Whilst the Members’ HR Advice Service can only give guidance to Members of Parliament themselves or, if authorised, their office managers, the Members’ HR Advice Service intranet pages contain lots of useful information and links to forms and guides and in particular the Best Practice Guides

They offer a wide range of services, which include:

  • Confidential advice to individual Members on all employee relations such as disciplinary and grievances, sickness absence management, poor performance, capability processes and office reorganisation.
  • Formal guidance to Members on contractual terms and conditions including maternity and paternity rights, working time regulations, probationary period, recruitment and flexible working.
  • Promoting best practice application of employment law and policies and procedures.
    A range of tailored template and bespoke documentations to assist members in managing their HR issues.
  • The team can support Members at HR meetings held on the parliamentary estate or by telephone if the meetings are held off the parliamentary estate.
  • Members may authorise their office managers to handle HR and staffing issues with HR Advice Services.

Insurance for MPs


The House of Commons funds and administers a range of insurance policies designed to protect MPs when carrying out their Parliamentary and constituency duties.

These policies include:

  • Employers and Public Liability
  • Personal Accident
  • Travel Insurance
  • Professional Indemnity (including defamation)
  • Employment Practices Liability

The House of Commons does not provide contents insurance for constituency offices.

The employers and public liability insurance is for constituency offices only, and covers people on work experience as well as employees.  The House of Commons, like the Civil Service, acts as its own insurer therefore no certificate or policy is available.  For further information, and to download copies of the insurance policies and certificates, please visit Insurance for Members and Members’ staff.

Working from Home: A guide for those who work for an MP


A guide for those who work for an MP

Last updated: 5 February 2020

This guide is for MPs’ staff who spend some or all of their time working from home….or are thinking of doing so.

According to the TUC, 3.5 million people in the UK now work from home as work patterns change rapidly and technology progresses to allow for more flexible forms of employment . Working from home can have huge benefits, including less stress and lower transport costs but you may find it more difficult to separate work and family life or motivate yourself outside the office environment.

The rules – and the things you need to think about – are very different if you’re a home-worker or a freelance contractor.

Our guide is in three parts:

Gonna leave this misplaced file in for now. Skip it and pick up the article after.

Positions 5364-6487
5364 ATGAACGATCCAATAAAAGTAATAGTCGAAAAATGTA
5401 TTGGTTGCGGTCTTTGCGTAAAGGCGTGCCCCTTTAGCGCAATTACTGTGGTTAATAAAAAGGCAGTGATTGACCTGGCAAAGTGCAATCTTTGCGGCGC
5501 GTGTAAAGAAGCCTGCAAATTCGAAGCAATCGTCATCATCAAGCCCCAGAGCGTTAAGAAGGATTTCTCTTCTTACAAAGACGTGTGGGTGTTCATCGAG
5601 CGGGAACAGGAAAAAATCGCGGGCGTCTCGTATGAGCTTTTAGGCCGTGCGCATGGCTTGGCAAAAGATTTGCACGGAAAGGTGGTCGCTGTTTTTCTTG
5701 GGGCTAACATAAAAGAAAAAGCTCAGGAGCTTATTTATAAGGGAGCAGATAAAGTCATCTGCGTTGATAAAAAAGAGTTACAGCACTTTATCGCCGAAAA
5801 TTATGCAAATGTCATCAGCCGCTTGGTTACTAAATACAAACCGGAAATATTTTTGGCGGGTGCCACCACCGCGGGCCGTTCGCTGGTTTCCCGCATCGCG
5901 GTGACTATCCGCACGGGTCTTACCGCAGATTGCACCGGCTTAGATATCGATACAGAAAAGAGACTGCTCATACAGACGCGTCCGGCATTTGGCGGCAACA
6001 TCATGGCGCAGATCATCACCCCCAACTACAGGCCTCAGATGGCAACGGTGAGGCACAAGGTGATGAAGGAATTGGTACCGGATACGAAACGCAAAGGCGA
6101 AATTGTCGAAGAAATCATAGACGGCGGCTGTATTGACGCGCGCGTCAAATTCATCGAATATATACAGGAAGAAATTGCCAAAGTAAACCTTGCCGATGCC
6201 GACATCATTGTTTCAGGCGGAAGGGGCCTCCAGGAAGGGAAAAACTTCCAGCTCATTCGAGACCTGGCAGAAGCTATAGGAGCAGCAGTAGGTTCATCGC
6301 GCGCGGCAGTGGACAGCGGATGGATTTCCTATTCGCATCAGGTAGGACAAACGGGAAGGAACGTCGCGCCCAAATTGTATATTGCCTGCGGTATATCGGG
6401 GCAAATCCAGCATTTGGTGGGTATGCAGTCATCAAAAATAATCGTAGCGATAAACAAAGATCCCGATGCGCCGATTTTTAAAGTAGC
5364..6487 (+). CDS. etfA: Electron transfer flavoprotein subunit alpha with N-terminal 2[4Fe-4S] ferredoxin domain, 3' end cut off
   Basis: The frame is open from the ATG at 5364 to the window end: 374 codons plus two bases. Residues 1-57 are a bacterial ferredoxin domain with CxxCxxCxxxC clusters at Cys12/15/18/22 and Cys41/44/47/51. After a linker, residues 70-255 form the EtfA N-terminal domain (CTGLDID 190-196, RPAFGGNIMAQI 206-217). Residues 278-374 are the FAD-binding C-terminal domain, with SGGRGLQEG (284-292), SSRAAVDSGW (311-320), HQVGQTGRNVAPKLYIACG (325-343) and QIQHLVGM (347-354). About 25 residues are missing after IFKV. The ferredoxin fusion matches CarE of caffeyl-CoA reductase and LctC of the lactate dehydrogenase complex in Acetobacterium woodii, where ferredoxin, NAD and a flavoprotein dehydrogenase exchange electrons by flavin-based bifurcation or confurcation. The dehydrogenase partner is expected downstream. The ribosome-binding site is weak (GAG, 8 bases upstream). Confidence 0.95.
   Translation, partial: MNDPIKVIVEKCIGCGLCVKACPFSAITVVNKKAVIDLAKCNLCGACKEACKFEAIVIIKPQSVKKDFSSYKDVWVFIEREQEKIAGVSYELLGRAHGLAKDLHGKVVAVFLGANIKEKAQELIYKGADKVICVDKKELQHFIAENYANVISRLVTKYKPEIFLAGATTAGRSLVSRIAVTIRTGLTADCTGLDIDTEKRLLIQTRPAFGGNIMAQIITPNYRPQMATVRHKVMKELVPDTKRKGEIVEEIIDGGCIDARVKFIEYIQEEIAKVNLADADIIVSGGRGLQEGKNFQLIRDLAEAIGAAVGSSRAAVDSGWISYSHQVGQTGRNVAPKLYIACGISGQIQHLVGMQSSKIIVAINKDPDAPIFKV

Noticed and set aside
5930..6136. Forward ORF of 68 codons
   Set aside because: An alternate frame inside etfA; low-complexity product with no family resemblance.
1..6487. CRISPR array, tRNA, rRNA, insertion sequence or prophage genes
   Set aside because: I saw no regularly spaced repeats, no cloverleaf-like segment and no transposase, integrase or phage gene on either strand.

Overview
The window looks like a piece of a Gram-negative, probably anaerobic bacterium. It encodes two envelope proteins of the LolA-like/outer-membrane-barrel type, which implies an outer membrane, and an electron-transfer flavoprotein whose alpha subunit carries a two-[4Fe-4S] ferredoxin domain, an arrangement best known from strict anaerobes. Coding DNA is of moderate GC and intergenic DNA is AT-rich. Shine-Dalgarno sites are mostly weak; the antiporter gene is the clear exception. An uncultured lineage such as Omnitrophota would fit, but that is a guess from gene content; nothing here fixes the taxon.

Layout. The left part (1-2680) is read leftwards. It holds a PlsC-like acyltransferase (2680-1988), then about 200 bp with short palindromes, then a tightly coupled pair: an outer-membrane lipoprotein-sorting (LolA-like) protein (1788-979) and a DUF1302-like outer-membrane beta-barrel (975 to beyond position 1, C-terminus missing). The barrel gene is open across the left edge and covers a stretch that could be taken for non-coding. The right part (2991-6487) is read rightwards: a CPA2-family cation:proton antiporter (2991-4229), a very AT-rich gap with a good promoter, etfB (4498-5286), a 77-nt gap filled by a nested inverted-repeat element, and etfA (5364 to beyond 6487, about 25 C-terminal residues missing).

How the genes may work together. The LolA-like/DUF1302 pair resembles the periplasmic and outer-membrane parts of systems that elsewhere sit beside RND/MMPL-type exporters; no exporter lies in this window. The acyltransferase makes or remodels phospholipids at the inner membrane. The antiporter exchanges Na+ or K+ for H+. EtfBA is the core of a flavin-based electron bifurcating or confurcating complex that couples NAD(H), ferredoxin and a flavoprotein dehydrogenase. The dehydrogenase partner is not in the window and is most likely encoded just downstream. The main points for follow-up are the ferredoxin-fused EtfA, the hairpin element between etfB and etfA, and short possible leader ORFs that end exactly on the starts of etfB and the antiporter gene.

1. Background information and advice
  2. The experience of one staffer who currently works from home
  3. Advice from the Commons Resources Dept 
  4. Finally…your views.


Part 1 – Background information and advice

A lot of the on-line information about working from home talks about ‘teleworkers’ because it’s assumed that you will be using a computer and Internet connection to interact with your office, and much of the advice is about how to set these systems up and work with them. But there is a lot of good general advice for anyone who is trying to work from home.




Health & Safety Executive:

HMRC information on working from home costs:

The Telework Association – provides advice on how to approach teleworking, information on technology, examples of how other people progress.

If you’re working from home you’ll have to avoid the temptations of daytime TV – not a challenge, you may think, but never underestimate the appeal of a guest-filled sofa when work is dull. If you must watch something then Politics Live is a reasonable compromise – and this 2006 online guide to working from home may even give you some useful tips.  There is also an even older, but still interesting, news report on the trend to home working at

Finally, don’t forget to take good care of your computer and secure your Internet connection.  A the time of writing (October 2023) there is information on flexible working from the House of Lords on ParliNet.

You can access the Parliamentary Network from your own equipment and instructions on remote working are available.

There is advice for constituency offices on ParliNet.

You should ensure that your home or mobile technology is  secure and there is advice on cyber-security on Parlinet.

Part 2 – Working from Home – How to make it work
                 words of wisdom from an experienced staff member  

I work for an MP and am a mother of three with 20 years experience in Parliament. I have found that my job is pretty much full time and that it’s just as easy to do the letters on a laptop at home as it is at the office in Westminster.  Of course e-mail can be a curse in the sense that people can contact you the whole time but the beauty of it is that you can respond from wherever you are.